Carpal Tunnel Recovery
Initial Carpal Tunnel Recovery Time
Facing hand surgery for your carpal tunnel syndrome is a big deal. You’re probably wondering about many things concerning the operation. One thing I’m always asked about is how long carpal tunnel recovery time takes. It’s not an easy answer because of several factors. For example, hand surgery procedures vary a lot. Your general health, job, and commitment to therapy also factor into it. However, there are general stages that most people go through. Remember, not all of them may apply to you during your carpal tunnel recovery time.
Right before surgery
Your doctor will give you instructions and a list of pain medications to take later. Fill the prescriptions before the operation. The instructions should also tell you how to prepare your home. For instance, you may need a plastic bag for your hand (to shower). You also may need pillows to rest your hand. You won’t be able to use your hand much. So lifting things after the surgery is not permitted. Doing so can rip the stitches. So arrange for help lifting (a child, your pet, etc.) as well. The little things you do in advance will go a long way later on. Next, you will not be able to drive home after the surgery. So make arrangements for a ride. You will also need a ride to your first appointment after the surgery. Thus, a reliable driver is needed.
Day of surgery
Patients usually have carpal tunnel surgery as an outpatient. That means you don’t stay overnight. You will get either local (in the wrist) or general anesthesia. The actual operation will take about 30 minutes. Afterwards, the doctor bandages the hand in a straight (“neutral”) position. You will not be able to move your hand or fingers. After 1-2 hours the medical staff checks your vital signs and clears you to go home.
Carpal tunnel recovery time at home after surgery
This is when your carpal tunnel recovery time really begins. The pain will be greatest. Use the pain medicines as directed to help. Keeping the bandages dry and clean is very important. Use a plastic bag to cover the hand when showering. Sometimes the carpal tunnel doctor will ask you to come back the next day. The doctor will check the wound for infection or other problems. The doctor will also ask you to start moving your fingers gently. This helps prevent stiffness.
Carpal tunnel recovery time 2 weeks after surgery
The pain is less but the scar is still tender. There also might be swelling around the scar site. All of this is greater if you had open release surgery. In this stage you return to the doctor to remove the bandages and stitches. Patients with endoscopic surgery may be able to return to work. Also, you must wear a wrist splint all the time. Call the doctor if you see anything abnormal like oozing, infection, bleeding, or unusual pain. Any of these can add to your carpal tunnel recovery time.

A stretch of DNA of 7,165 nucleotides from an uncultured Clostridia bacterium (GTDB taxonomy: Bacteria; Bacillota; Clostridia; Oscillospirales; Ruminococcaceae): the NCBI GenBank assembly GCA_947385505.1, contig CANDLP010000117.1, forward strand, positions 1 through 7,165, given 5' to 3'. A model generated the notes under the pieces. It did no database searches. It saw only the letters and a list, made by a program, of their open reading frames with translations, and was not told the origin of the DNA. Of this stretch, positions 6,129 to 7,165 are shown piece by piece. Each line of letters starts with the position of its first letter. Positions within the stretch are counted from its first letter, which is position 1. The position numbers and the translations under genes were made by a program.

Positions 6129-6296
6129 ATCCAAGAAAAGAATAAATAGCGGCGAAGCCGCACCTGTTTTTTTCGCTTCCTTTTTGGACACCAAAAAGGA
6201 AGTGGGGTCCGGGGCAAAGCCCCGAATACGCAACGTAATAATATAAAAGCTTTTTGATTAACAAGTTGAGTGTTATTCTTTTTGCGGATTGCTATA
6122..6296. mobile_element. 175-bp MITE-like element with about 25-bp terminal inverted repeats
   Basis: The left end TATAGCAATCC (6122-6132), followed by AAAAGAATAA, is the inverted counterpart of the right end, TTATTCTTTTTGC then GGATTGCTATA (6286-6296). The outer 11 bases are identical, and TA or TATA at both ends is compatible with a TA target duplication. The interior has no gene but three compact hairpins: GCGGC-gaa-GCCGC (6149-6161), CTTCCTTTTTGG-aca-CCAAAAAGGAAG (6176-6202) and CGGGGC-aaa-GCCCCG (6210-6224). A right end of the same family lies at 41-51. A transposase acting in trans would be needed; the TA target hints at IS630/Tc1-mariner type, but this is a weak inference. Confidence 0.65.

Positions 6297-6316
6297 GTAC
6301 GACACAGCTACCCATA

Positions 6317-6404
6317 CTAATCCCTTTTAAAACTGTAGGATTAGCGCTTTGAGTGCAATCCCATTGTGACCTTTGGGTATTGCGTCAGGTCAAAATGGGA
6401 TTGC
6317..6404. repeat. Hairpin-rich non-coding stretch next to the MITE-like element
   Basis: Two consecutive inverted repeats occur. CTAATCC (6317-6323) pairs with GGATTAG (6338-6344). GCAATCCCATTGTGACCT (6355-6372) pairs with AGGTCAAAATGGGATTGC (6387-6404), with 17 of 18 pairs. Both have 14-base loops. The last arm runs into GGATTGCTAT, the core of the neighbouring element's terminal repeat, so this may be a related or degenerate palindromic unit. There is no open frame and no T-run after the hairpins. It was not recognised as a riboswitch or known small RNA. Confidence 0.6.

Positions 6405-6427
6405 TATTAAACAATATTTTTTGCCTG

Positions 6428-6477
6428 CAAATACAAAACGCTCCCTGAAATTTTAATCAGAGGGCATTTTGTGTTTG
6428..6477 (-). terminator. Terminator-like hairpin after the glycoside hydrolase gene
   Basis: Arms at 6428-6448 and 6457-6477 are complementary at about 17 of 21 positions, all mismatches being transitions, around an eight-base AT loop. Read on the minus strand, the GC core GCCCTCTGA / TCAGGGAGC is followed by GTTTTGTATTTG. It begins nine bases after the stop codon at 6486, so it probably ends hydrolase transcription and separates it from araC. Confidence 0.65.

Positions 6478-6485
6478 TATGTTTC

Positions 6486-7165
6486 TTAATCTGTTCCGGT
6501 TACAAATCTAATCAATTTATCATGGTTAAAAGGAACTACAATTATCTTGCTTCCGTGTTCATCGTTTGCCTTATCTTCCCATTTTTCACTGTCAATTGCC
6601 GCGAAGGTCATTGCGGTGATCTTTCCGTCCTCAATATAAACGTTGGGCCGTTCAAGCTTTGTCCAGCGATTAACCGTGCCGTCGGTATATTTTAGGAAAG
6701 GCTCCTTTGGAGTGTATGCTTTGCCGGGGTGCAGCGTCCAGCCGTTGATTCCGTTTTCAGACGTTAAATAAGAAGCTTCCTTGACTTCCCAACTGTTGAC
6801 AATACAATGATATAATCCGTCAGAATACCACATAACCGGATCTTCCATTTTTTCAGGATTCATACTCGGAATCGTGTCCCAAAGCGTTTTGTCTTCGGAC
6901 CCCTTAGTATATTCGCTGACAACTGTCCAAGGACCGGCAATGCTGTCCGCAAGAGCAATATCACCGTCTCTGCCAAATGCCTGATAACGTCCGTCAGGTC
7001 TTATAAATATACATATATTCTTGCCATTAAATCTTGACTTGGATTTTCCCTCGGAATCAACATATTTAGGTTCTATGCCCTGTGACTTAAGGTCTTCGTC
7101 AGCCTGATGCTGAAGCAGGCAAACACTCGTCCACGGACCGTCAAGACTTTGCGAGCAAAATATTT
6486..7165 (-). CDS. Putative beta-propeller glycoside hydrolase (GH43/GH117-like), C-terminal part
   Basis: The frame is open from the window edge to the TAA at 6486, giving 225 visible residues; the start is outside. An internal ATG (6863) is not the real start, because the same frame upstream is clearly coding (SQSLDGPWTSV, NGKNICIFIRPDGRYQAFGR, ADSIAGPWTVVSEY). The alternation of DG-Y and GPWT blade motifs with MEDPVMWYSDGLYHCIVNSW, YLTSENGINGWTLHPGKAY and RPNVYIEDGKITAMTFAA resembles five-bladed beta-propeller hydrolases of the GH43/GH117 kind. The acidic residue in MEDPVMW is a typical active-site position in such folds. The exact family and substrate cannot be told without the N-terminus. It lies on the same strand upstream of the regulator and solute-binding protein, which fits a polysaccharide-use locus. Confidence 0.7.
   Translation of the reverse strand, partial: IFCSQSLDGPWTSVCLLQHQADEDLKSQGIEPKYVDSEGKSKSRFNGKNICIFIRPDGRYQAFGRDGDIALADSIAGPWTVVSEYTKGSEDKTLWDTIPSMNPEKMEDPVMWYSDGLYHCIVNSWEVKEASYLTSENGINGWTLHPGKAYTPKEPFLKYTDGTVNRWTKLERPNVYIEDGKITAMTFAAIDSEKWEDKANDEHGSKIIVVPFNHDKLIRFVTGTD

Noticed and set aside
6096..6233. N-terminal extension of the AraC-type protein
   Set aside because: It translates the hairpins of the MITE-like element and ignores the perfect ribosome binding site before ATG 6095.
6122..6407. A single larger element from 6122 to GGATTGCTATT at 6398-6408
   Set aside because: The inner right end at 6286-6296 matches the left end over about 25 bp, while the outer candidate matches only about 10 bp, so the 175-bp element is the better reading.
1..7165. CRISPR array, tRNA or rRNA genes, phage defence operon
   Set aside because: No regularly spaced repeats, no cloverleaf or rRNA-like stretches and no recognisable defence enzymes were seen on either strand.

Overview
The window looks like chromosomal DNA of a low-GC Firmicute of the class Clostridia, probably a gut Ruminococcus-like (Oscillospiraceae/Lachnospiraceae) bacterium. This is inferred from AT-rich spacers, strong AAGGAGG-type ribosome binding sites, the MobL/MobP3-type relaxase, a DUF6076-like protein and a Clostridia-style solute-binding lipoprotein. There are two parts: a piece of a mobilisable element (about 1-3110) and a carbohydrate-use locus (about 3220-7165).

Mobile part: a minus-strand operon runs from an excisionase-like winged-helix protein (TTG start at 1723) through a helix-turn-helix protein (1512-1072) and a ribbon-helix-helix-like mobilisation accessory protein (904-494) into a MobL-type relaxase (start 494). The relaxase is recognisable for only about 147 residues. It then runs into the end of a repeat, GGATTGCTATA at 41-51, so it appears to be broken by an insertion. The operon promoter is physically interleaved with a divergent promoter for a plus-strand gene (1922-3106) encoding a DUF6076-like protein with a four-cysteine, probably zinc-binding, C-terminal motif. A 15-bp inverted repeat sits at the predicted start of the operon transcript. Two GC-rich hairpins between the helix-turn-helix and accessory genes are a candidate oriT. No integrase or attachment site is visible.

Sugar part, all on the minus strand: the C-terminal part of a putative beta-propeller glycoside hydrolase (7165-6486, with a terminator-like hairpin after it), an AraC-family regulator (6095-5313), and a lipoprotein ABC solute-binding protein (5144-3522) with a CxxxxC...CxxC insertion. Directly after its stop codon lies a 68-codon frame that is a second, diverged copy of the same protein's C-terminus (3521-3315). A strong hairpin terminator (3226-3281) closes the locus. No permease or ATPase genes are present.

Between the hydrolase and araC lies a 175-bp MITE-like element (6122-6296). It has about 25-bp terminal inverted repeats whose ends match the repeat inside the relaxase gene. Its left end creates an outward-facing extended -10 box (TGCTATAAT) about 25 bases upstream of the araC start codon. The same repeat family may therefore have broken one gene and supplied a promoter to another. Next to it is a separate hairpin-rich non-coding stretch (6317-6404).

Carpal tunnel recovery time 1 month after surgery
Few patients need pain medicine by now. If anything, Advil or Motrin can help dull any discomfort while you sleep. The scar is probably still tender and swollen. Gently massaging the scar with lotion helps a lot. The doctor will instruct you to wear the wrist splint only when you sleep. Moreover, you will start a program for hand therapy. These exercises strengthen your hand and improve dexterity. Eventually, (if all goes well) hand strength, coordination and range of motion will return.
Carpal tunnel recovery time 2-12 months after surgery
It’s hard to predict when you can return to work. Most patients usually go back to their job in 2-4 months. Your job requirements greatly impact your carpal tunnel recovery time. If the job requires a lot of rapid and forceful movements, you have to take it slow and gradual. OSHA statistics show that 21-23% of people who had carpal tunnel surgery had to switch jobs. That’s because it’s likely the job caused the carpal tunnel to start with. There will be more follow-up visits with the doctor. That’s to make sure no complications arise. It’s also to assess the progress of your recovery and hand function.
Carpal tunnel surgery recovery time is different for every patient. In the extreme scenario, studies show up to 12% of patients will need a second (revision) surgery. Surveys report that half of the people who had surgery are unhappy within 2 years because symptoms return. Long-term surveys of carpal tunnel release surgery report up to 15% of patients have revision surgery in 5 years.
Two 15 minute Carpal Rx treatments for 30 days cures symptoms in 97% of carpal tunnel patients.
It was 15 years ago when my wife was waking up during the middle of the night. She was literally screaming from carpal tunnel pain. It would shoot up from her wrist to her shoulder. She still shudders when she thinks about it.
Being a physiologist, I’m skilled in a physical therapy technique called myofascial release. It’s a type of massage with an excellent track record for completely curing carpal tunnel symptoms.
So I’d massage her arm until the pain subsided and we could both go back to sleep. But her pain was so severe that she insisted on wanting surgery even though we’re both well aware of the risks.
I made a bargain with her that if I couldn’t cure her symptoms using massage within 30 days, that I’d go along with her decision to have surgery. Getting busy in the lab, I created an automatic mayofascial release massager. That was the first Carpal Rx prototype, inspired by love and motivated by a bet!
If you don’t want surgery yourself, give the Carpal Rx a try. It works on 97% of patients. If it doesn’t work – just send it back for a 100% refund.
I wish you great success with whatever treatment you undergo. Remember, we’re here for you — and it’s fine to call us just to pick our brains!